3D printed, artificial extracellular matrix for potential neuroregeneration

Da Silva, Kate
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Traumatic Brain Injury (TBI) is a complex, heterogeneous injury ranging in severity and clinical outcomes. TBI is characterised by various stages of brain damage. The primary injury causes mechanical injury to the brain whereas the secondary injury results in further damage from molecular cascade responses. Despite great strides in knowledge and research, no significant improvement in TBI treatments has occurred to date. As this injury affects a significant portion of the population, it is prudent for research to be dedicated towards the development of an effective treatment. Artificial Extracellular Matrix (aECM) hydrogel scaffolds are gaining in popularity due to their inherent ability to provide a microenvironment similar to the in vivo microenvironment. Since the Extracellular Matrix (ECM) is directly implicated in scar formation, the fabrication of an aECM scaffold to prevent early glial scar formation in TBI may provide the much needed therapeutic strategy in potentially regenerating affected neurons. It is postulated that if intervention can occur soon after injury, ECM manipulation of the injury site can occur, which may promote native functioning and lead to functional recovery. With the drive towards patient customisable treatments, 3D printing is becoming an indispensable fabrication tool. Despite the advancements in 3D bioprinting, 3D biomaterial development for neural tissue engineering is hindered due to the numerous material requirements which need to be satisfied. This study aimed to investigate and design the proposed concept of a 3D printable hydrogel peptide aECM as a novel strategy for the treatment of TBI. An initial study into material selection for hydrogel 3D printing identified Gelatin Methacryloyl (GelMA) and a combination of collagen and elastin, as the material candidate for biomaterial development. Further optimizations saw the inclusion of Genipin into the biomaterial and resulted in the realization of the potential formation of a semi and full Interpenetrating Polymer Network (IPN). Thermodynamic results confirmed the formation of the two IPN biomaterials since the endothermic peak of the semi IPN and full IPN occurred at 140.59 °C and 168.18 °C, respectively indicating the increased thermal stability of the full IPN system. Thermogravimetric Analysis (TGA) indicated that the main loss of weight occurred between approximately 175 ˚C - 475 ˚C and approximately 200 ˚C - 500 ˚C for the semi IPN (64% weight loss) and full IPN (67% weight loss), respectively. Molecular vibrations analysis indicated that two minutes of Ultra Violet (UV) crosslinking did not affect the Amide peaks of the biomaterial IPN systems as the Amide bands are still intact with similar transmittance intensities. Therefore, no alteration to the peptide secondary structure was noted. Both IPN biomaterials were further shown to be amorphous in nature with a high Full Width at Half Maximum (FWHM) value of 7.82 and 7.67 for the full IPN and semi IPN, respectively. The IPN biomaterials have a stiffness of around 600 Pa and are suitable for softer tissue engineering applications – i.e. the brain. Furthermore, viscoelastic studies for all samples indicate that G’>G’’ and demonstrates that the hydrogels are more “solid” in nature. Furthermore, the semi IPN displayed the highest elasticity followed by the GelMA polymer and then the full IPN. In addition, both IPN biomaterial scaffolds displayed a “shape memory” feature in artificial cerebral spinal fluid (aCSF). Scanning Electron Micrographs indicated that the IPN biomaterials had a morphological structure with a significant resemblance to the native rat cortex. Both IPN scaffolds exhibited an increased biodegradation rate of 8 and 6 days, for the semi IPN and full IPN, respectively. The full IPN exhibits 1.5 times greater fluid uptake ability than the semi IPN and after 8 hours, the semi IPN and full IPN had a fluid uptake of 483.0 % and 725.6 %, respectively, in comparison to their initial dry masses. Both biomaterial scaffolds were shown to support the growth of PC12 cells over a 72-hour period. Furthermore, the increased nuclear eccentricity and nuclear area was shown to support the postulation that the IPN biomaterials maintain the cells in a healthy state encouraging cellular mitosis and proliferation. In addition, through fluorescent cell tracking, cellular migration was observed throughout the IPN biomaterial scaffolds. The Genipin component of the full IPN was further shown to exhibit antimicrobial properties in microdilution assays followed by the determination of the minimum bactericidal concentration. This suggests that Genipin can prevent the growth of pathogens associated with post-surgical brain infections. This research therefore contributes to the collection of potential biomaterials for TBI applications. Lastly, 3D printing coupled with the two novel biomaterials can assist in the progression of neural treatments towards patient specific scaffolds through the development of Custom-Neural-Scaffolds (C-N-S) as no two brain injuries are the same. In conclusion, the two biomaterial scaffolds developed in this research demonstrate potential for neuroregeneration in new TBI cases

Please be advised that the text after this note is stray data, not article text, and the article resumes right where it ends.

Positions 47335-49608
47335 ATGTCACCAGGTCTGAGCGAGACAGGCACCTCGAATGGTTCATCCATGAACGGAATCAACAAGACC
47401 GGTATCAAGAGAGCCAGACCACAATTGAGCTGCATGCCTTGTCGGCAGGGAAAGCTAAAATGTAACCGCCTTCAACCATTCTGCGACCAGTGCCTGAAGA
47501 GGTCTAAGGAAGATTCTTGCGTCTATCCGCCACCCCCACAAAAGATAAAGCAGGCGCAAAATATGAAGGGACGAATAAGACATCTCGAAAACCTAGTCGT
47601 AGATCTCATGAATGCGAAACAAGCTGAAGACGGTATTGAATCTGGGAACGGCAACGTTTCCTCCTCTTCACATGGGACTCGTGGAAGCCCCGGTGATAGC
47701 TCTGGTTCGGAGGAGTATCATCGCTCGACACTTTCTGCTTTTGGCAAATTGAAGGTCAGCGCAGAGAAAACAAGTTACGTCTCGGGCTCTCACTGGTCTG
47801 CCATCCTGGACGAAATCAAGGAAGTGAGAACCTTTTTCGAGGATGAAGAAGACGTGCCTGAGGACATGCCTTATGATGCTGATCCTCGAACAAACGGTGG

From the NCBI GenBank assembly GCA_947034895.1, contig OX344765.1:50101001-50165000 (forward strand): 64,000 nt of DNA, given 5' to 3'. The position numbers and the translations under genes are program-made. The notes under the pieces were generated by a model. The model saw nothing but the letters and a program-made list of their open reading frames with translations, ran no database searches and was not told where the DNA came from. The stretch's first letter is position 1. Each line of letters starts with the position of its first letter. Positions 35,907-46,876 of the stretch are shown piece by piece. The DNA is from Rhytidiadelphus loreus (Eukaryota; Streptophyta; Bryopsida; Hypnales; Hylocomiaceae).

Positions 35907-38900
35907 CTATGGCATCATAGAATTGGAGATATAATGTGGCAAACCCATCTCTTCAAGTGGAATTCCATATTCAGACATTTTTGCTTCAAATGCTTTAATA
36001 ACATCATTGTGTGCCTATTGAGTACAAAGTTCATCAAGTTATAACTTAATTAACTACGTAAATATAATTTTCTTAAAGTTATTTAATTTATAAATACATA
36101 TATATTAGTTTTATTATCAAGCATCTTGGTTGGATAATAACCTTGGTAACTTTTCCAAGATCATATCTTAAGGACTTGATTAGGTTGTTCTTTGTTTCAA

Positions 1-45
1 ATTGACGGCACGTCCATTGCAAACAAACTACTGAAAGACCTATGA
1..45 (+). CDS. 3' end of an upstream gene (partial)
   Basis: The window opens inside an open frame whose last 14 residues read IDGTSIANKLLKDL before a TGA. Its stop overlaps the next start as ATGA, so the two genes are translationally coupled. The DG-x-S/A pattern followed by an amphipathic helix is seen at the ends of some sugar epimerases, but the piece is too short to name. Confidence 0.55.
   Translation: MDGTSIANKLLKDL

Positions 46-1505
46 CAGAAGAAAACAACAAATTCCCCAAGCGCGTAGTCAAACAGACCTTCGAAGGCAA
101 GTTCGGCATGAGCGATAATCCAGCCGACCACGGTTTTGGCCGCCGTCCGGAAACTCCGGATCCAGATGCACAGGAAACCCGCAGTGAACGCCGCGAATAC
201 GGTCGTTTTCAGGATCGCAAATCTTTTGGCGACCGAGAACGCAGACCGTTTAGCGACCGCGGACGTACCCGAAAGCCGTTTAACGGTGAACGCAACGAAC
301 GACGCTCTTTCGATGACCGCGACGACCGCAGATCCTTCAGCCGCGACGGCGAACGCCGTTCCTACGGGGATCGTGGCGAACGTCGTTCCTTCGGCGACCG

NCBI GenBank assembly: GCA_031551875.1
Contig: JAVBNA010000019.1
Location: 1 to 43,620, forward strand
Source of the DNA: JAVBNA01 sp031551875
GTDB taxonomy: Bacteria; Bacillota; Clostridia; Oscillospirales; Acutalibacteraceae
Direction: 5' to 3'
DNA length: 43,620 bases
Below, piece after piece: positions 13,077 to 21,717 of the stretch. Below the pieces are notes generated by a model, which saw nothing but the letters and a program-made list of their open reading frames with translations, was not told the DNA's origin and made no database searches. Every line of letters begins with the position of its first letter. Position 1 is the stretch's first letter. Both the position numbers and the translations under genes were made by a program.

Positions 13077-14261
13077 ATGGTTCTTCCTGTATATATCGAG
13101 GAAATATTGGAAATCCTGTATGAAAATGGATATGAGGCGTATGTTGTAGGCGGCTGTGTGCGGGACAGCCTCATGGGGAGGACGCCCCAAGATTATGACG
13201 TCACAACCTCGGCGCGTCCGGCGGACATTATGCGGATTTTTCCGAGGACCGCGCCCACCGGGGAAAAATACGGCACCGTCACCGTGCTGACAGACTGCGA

A dissertation submitted in fulfilment of the requirements for the degree of Master of Science to the Faculty of Health Sciences, School of Therapeutic Sciences, University of the Witwatersrand, Johannesburg, 2021